Coming, Part III

That first night together ended up being our last. As quickly as Chu’s interest in me had materialized, it had disappeared—and not for reasons that I’d have ever imagined.

There were never any clues that anything was wrong—or maybe wrong is too judgmental of a word. There were never any clues that anything was not right. His passion seemed clear and true. The evening we met, we made out on my couch and moved to my bed; there were no doubts about it: I observed physical proof that he was—well—moved. He had worked hard for this, had been forward with expressing his interest and flirtatiousness for more than a month prior to the evening we locked lips. Finally, at our serendipitous meeting, he was getting what he wanted—and I, well, I was reaping the benefits: a Friday night frolic for my sheets, the attention of a guy who seemed to have a good head on his shoulders, enough sparks to hint that butterflies could’ve been waiting at the end of this moment.

I don’t know how long we were there or how long it took me to come to my wits. After his scruff brushed against my clean shave and our hands began to wrinkle our clothes, he positioned himself atop me, both of us still decently dressed, but with our minds wandering elsewhere. I hadn’t found this in months; a resident of rural Arkansas, he hadn’t found this in longer: the sought-after temptation of lingering fingers and tongues, lost to reason, surrendered to “Why not?” It would be easy to keep going, to feel good, to make him to feel good, to light the easy lust of here and now…

That’s when I did the unthinkable: I said stop.

Wary of moving too quickly and the potential of the moment to be a simple vent for the unsexed, I drew back. I opened my mouth and let my rationality dribble with hesitation and righteousness: I liked the promise of this situation too much to let it explode on the night it first began. We had to slow down. We had to stop.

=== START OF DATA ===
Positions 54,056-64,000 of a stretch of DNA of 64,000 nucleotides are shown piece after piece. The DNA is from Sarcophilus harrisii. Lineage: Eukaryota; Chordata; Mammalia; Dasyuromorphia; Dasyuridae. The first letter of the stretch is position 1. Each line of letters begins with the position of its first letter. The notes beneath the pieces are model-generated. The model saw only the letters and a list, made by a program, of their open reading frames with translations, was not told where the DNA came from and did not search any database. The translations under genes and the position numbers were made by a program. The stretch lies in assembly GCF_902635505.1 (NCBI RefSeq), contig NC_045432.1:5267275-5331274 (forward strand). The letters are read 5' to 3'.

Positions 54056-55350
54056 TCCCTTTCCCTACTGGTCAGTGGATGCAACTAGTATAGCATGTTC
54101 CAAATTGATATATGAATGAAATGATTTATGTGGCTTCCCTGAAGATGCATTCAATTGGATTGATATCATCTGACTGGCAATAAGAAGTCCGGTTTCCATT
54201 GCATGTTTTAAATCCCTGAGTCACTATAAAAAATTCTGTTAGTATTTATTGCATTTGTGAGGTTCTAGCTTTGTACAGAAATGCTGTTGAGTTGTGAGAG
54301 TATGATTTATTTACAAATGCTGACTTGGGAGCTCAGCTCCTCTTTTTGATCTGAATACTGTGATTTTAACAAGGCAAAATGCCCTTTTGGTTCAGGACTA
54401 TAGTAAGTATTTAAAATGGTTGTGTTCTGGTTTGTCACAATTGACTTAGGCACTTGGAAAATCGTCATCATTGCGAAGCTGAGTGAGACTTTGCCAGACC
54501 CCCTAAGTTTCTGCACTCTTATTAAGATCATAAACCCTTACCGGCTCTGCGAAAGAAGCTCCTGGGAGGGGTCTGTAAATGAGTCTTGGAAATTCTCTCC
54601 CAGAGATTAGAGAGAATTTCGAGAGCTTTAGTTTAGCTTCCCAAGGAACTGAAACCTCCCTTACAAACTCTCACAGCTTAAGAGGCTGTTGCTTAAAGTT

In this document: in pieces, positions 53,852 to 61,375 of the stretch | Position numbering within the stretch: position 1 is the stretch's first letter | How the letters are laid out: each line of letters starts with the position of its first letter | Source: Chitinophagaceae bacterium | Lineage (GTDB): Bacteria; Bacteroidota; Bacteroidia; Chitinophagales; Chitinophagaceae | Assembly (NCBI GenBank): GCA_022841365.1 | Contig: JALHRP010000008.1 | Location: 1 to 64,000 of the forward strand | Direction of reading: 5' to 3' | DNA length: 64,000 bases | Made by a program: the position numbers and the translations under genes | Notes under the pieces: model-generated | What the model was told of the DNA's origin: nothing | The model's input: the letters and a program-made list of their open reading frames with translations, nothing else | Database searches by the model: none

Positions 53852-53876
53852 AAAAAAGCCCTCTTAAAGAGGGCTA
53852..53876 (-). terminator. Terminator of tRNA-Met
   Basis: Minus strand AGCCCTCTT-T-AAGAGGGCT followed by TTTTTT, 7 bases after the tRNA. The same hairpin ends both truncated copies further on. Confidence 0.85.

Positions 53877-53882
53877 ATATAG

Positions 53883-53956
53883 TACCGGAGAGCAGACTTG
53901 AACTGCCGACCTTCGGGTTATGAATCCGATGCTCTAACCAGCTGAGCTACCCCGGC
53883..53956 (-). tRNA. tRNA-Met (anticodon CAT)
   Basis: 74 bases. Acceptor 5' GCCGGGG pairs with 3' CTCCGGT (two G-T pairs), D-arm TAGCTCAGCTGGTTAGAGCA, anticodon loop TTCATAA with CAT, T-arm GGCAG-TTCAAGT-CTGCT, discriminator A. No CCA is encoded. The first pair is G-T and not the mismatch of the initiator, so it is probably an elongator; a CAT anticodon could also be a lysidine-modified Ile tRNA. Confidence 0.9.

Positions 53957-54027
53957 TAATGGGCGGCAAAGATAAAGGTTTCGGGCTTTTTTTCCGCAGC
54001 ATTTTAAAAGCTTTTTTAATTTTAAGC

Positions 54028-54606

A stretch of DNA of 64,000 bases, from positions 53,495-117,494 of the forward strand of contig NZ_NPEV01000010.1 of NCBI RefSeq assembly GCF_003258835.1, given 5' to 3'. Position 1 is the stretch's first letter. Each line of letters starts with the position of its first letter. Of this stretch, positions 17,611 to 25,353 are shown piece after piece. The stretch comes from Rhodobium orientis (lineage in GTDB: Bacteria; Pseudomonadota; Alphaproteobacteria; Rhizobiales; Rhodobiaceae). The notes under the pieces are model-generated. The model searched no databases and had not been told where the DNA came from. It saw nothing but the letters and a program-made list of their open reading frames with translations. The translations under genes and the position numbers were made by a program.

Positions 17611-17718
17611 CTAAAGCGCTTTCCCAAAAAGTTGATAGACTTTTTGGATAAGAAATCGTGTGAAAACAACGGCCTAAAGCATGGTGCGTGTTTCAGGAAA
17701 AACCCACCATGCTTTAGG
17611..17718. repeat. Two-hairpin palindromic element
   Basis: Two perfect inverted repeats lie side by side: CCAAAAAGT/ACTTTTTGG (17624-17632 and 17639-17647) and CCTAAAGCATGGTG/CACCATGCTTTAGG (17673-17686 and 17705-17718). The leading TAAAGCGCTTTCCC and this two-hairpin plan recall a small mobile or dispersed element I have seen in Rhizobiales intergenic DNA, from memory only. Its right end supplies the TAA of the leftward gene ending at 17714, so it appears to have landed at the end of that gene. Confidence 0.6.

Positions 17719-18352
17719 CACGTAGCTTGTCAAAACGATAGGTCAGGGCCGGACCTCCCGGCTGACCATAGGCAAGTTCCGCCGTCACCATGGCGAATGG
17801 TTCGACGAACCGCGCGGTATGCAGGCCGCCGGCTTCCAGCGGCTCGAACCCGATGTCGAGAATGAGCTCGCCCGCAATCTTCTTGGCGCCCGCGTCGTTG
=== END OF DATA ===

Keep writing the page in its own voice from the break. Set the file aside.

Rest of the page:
I thought about the excuses that he’d use to retort: A fear of risk. Prudishness. Blue balls.

Instead, he reciprocated perfectly with an equally reasoned, “You’re right.” We brushed our wrinkles off our clothes. I drove him back to his hotel and let our respective Jiminy Crickets cut our night short… but not without a final kiss goodnight.

The next day, like any evolving crush, he texted. He called. We talked on the phone for an hour. By Saturday night, I was convinced: the butterflies were coming. Although he was boarding a flight back to Arkansas the next day, I knew he’d be back in two weeks for another conference. This was not over yet.

At work on Monday, I was completely distracted. The possibility of something fun, flirty, and maybe even meaningful on the horizon was one that I couldn’t shake off. In the middle of the day, I decided I’d take a page from his playbook and email him something completely raw, honest, and forward, a simple line to echo the sentiments I perceived from him during the weekend: Hey Chu, Can’t stop thinking about you. Give me a call back and let’s plan a date for your next visit. I figured this was something he’d appreciate. He had been transparent over and over again; it was my time to try his strategy. Maybe my walls of shyness and safety had been wrong all along.

4:30pm. Cell phone rings. Caller ID: Chu.

I pick up. My voice: careful to be nonchalant.

Me: Hey.
Chu: Hey, how’s it going?
-Good, just here at work, still—working.
-Yeah, I’ve had a long day too. I got back in late last night and still made it to work today. Sorry I didn’t call you last night like I had said I would.
-It’s okay.
-I just got in too late and didn’t want to wake you up.
-I was up, but I understand: you’re still recovering from that big conference. You need your sleep.
-But hey, you’re calling now, so it’s all good. Oh, and hey, I sent an email a few hours ago.
-Yeah, I saw—
-Did you read it?
-Yeah, and that’s why I wanted to call you.
-Uh oh.
-Don’t give me that uh oh.
-Well you sound like you’re about to say something important.
-Just say it.
-Well, okay. I thought about everything we talked about on Friday night and on the phone on Saturday. And I had a lot of fun hanging out and talking with you. I think you’re a great person, and I really look up to you with everything you’re doing your life…
-But, um, I think that when we decided to slow down—
---that was the right decision.
-Yeah. I’ve been thinking about what you said—about making sure I don’t do this because I don’t have anyone here in Arkansas…
-…and, I think you were sort of right.
-What do you mean?
-Well, I think—that—I’m not quite sure—that—I think—I’m more – into women. And… it’s complicated. I’m sorry.

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